My Shadow of Doubt


I have not read Ms Vitug’s book, Shadow of Doubt which as they said contains an expose on how the magistrates with the high walls of the Supreme Court sing their songs and come up with decisions full of legalese and jargons that ordinary people do not comprehend.

But I am happy, with the look of things, it took a woman’s courage to break the silence and say something hard about the judiciary where most men are not capable of. I admire her bravery for singing the song which we can hardly muster, much more the men in the legal profession and the judiciary.

It is but high time that we take a look into the third branch of government, the judiciary which is not as often talked about for fear of contempt. It is time that we also take a closer look on these magistrates in robes for after all, a public office is a public trust. They always castigate people in government’s misdeeds but no one notices theirs. Many may notice but keep mum about it.

Maybe, with these, we can look deeper into the factuality of why the poor do not seem to get the justice they seek, the alleged TROs that sell like hotcakes to those who have the money, the peers the people in the judiciary associate with and how they affect court decisions.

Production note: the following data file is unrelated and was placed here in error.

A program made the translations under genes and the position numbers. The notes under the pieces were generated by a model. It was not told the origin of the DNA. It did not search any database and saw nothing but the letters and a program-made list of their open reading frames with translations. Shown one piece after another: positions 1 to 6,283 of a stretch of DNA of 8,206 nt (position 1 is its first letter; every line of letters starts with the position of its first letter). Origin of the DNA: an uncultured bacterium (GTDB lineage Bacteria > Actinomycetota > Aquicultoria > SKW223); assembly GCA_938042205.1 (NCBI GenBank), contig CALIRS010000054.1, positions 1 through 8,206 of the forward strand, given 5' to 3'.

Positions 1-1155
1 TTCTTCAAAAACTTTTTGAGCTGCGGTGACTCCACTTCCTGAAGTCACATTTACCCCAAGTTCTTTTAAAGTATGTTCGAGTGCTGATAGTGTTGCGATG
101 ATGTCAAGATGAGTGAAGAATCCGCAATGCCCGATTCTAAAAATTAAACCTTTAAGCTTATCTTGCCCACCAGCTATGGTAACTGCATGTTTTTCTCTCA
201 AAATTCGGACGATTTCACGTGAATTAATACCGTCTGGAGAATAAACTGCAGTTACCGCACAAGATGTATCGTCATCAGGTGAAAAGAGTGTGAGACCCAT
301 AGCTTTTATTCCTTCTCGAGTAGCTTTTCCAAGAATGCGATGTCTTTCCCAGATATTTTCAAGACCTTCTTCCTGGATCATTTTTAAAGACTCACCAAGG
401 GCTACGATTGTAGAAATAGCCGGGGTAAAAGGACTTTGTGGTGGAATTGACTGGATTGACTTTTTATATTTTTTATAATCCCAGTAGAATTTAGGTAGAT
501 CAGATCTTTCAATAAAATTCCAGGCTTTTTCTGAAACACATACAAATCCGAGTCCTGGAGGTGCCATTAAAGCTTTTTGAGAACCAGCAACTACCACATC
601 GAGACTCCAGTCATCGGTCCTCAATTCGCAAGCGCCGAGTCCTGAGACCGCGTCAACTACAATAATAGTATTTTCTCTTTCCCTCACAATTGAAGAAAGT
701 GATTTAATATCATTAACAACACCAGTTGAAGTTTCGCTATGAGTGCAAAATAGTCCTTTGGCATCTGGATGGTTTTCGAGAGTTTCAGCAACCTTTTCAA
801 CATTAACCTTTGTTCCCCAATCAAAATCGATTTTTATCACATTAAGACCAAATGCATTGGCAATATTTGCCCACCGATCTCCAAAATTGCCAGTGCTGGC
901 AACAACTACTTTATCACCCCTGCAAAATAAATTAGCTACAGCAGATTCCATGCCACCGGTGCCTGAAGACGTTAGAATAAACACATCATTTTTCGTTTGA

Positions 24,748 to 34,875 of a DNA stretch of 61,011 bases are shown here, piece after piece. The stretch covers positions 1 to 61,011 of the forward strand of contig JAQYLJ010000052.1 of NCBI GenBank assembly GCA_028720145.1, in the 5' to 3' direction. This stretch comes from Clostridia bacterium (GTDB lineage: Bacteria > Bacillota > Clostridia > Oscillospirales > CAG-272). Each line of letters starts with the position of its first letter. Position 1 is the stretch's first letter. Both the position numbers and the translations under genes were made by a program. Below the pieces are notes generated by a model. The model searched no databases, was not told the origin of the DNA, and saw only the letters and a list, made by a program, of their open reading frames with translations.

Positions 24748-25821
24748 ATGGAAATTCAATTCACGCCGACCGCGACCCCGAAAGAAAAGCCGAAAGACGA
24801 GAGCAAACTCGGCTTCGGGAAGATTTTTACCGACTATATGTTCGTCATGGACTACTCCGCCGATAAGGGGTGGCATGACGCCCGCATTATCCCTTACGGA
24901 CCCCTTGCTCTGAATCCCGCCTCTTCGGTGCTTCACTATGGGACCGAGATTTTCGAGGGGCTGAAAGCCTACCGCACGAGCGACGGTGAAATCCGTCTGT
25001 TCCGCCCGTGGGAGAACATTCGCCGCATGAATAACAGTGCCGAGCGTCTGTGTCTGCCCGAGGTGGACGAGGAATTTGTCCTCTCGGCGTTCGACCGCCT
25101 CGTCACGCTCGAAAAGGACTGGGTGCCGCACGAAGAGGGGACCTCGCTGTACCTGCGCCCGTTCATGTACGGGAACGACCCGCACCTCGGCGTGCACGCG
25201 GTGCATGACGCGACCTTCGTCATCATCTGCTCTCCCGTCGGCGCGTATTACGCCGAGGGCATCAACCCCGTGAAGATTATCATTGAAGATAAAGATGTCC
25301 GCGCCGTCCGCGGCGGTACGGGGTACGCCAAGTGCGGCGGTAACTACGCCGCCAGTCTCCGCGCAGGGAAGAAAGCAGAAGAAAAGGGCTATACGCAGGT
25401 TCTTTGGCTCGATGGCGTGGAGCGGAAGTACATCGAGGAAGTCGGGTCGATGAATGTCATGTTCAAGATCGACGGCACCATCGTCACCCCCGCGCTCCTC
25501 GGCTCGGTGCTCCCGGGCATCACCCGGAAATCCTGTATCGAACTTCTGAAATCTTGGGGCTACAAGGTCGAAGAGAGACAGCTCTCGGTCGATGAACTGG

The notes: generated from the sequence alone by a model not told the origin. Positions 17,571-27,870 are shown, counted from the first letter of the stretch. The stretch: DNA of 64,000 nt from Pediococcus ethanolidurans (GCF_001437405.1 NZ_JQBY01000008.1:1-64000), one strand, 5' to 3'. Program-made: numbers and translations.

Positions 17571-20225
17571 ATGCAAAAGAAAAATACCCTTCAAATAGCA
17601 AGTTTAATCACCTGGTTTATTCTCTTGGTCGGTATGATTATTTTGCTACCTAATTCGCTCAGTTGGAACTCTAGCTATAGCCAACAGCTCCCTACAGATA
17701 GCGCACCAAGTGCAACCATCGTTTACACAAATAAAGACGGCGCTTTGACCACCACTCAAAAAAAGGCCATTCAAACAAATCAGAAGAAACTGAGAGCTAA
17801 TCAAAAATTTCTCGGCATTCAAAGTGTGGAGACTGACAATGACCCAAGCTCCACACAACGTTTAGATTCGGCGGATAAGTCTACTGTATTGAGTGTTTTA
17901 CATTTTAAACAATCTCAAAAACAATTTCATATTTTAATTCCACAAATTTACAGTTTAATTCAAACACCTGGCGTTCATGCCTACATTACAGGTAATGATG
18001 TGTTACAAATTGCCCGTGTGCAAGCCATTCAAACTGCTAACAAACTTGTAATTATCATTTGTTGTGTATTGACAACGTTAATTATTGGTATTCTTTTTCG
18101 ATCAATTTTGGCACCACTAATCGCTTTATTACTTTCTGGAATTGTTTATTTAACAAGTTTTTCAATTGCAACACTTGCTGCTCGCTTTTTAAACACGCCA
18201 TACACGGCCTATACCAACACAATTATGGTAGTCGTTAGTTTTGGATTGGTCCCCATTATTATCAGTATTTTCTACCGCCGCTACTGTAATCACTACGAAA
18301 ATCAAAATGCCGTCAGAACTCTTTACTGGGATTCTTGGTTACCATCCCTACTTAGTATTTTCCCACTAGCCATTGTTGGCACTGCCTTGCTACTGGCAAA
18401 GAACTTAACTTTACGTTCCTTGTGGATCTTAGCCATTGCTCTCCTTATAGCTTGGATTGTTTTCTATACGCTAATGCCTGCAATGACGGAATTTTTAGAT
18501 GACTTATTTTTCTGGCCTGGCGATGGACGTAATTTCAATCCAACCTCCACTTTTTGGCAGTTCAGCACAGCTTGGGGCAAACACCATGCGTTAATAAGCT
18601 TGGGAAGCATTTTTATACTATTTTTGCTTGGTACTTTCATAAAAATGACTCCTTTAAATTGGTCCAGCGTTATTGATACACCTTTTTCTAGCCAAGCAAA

I did not say enough of the people in the Executive Branch and Congress but what I am trying drive at would be the balance of the playing field. These people are also humans and also have stories behind the robes. To put it bluntly, I say that we should also take a look at the human side of the people who administer justice and is this administration of justice also reflective of their lifestyles, their personal biases and their morals. Remember the age old adage which said “judge and you will be judged”. Let us also judge them, and say if they are really capable of their being judges.

I am sitting and waiting that this book be publicly distributed, widely read and I am raring to get my copy, too.

I will certainly give my ten cents in this page. I will also listen to what others may say and I am certain that because one has started the ball rolling, thank you to Ms Vitug, that others will also follow to talk about their experiences and what they know of how justice is administered and served in this democratic country. For all we know, these people in the judiciary may have more skeletons in their closets than those we always criticize in the news.


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